Reporters Without Borders welcomes the unexpected release of journalist Hafnaoui Ghoul, who had been held for six months for alleged libel and had been hounded by the courts. The organisation urges the Algerian authorities to be just as open-minded and conciliatory in the case of Le Matin editor Mohammed Benchicou, who is serving a two-year sentence.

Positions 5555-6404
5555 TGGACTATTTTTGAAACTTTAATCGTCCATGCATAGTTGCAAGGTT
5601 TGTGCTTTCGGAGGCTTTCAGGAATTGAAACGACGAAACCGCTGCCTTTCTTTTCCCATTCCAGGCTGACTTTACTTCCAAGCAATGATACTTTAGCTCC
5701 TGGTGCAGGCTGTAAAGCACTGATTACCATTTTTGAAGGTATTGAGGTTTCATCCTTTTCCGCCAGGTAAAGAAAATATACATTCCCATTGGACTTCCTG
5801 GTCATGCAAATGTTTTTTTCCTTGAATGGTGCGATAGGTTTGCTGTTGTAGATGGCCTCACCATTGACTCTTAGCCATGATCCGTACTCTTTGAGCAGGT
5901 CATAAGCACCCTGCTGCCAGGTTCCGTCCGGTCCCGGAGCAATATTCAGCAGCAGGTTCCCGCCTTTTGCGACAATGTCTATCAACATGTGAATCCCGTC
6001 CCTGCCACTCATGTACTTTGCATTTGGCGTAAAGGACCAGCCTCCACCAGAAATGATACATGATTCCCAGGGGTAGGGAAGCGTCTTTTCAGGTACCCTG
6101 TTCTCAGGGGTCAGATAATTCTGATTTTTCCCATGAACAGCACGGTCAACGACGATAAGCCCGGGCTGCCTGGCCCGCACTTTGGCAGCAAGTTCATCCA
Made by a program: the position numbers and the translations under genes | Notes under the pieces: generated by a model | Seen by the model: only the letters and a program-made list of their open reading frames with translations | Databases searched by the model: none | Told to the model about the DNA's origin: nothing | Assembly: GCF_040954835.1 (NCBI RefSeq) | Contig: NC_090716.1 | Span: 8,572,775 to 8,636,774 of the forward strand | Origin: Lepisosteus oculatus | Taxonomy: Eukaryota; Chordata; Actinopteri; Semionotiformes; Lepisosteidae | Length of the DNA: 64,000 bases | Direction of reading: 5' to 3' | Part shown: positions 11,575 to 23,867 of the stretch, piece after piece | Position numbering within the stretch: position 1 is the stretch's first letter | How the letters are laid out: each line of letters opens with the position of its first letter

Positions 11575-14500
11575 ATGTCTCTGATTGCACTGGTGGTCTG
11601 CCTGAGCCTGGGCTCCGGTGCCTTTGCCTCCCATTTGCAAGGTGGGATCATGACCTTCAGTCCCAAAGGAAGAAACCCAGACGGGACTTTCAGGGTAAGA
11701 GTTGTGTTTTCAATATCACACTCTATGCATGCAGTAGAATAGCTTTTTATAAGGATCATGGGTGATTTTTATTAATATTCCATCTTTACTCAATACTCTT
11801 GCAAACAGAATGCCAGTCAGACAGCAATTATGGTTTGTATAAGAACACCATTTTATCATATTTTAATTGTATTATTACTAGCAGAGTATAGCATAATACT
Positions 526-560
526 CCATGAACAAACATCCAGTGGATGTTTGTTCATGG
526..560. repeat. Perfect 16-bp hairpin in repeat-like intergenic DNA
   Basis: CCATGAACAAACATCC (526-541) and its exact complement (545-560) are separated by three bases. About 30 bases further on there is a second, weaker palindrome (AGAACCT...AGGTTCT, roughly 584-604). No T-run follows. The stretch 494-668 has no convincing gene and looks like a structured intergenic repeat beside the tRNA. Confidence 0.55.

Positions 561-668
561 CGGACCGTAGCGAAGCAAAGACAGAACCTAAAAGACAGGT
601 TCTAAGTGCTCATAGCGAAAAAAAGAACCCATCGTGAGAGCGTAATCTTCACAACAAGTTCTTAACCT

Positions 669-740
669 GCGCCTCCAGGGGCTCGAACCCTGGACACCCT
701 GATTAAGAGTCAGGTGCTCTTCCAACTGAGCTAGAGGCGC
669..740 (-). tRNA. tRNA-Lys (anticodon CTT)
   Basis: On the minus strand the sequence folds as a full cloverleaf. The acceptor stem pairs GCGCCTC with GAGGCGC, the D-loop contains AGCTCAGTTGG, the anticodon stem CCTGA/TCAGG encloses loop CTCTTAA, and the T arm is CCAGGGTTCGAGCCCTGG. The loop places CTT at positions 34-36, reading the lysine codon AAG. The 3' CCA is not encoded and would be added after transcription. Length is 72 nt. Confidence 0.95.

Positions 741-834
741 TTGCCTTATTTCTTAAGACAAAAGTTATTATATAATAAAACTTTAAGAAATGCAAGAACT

Reporters Without Borders today hailed the "unexpected" provisional release yesterday of Hafnaoui Ghoul, the daily El-Youm's correspondent in Djelfa (270 km south of Algiers) and head of the regional office of the Algerian League for the Defence of Human Rights (LADDH), who was arrested six months ago for libel. "Ghoul has been reunited with his family after being unjustly imprisoned for six long and hard months," Reporters Without Borders said. "This good news must now be followed by the dropping of all the proceedings against him so that this judicial intrigue against him can end." The organisation said it hoped his release was a sign that the government had decide to defuse its "extremely stormy" relations with the privately-owned press. "Algerian journalists being sued for libel should no longer have to fear prison sentences, a sword of Damocles that is contrary to international press freedom standards." Reporters Without Borders added: "We call on the Algerian authorities to display the same open-mindedness toward Le Matin editor Mohammed Benchicou, who was sentenced to two years in prison." Reached by phone, Ghoul told Reporters Without Borders: "I am very happy with this outcome but this is not the end of the fight for press freedom and human rights." He said his release was a "surprise." It came after President Abdelaziz Bouteflika visited Djelfa in the course of campaign to destroy Algeria's last stocks of anti-personnel mines. Ghoul was transferred from Ourgla prison to Djelfa prison on 24 November and then was released yesterday without explanation. He had registered a request for provisional release on 23 November on the encouragement of the prison authorities, and the request was granted within 48 hours. The supreme court still has to consider the appeals filed by his lawyers. Hounded by the courts Ghoul was detained as he left his home on 24 May by plain-clothes police and placed in custody in connection with a libel action brought by the prefect of Djelfa. After a summary trial, he was sentenced two days later to six months in prison and a fine of 50,000 dinars (about 600 euros). His offence was to have reported alleged abuses of authority by the prefect and the fact that 13 babies were found dead in Djelfa hospital. On appeal, a court sentenced him to a further three months in prison and a fine of 100,000 dinars in connection with another case on 11 July. Then, on 8 August, he was sentenced to another three months in prison, a fine of 50,000 dinars and damages of 1 million dinars (about 11,140 euros) for an article in the Arabic-language daily El Djazaïr News on 23 May about local corruption and mismanagement that was the subject of libel action by 14 plaintiffs. Finally, on 29 August, the Djelfa appeal court upheld a sentence of two months in prison and a fine of 2,000 dinars (about 23 euros) that had been imposed because he sent his daughter a letter from prison in a manner that violated prison rules. In all, about 20 libel actions were brought against him by local figures and government offices. He staged a hunger strike in August in protest against this judicial harassment, but called it off after two weeks for health reasons. Le Matin editor Mohammed Benchicou began serving a two-year prison sentence on 14 June for "violating the law governing exchange control and capital movements" on the grounds that certificates of deposit were found in his luggage at Algiers airport in August 2003. The sentence was confirmed in August. Le Matin opposed President Bouteflika during his campaign for re-election in April. Previously, in February, Benchicou published a scathing leaflet about him entitled, "Bouteflika, an Algerian imposter."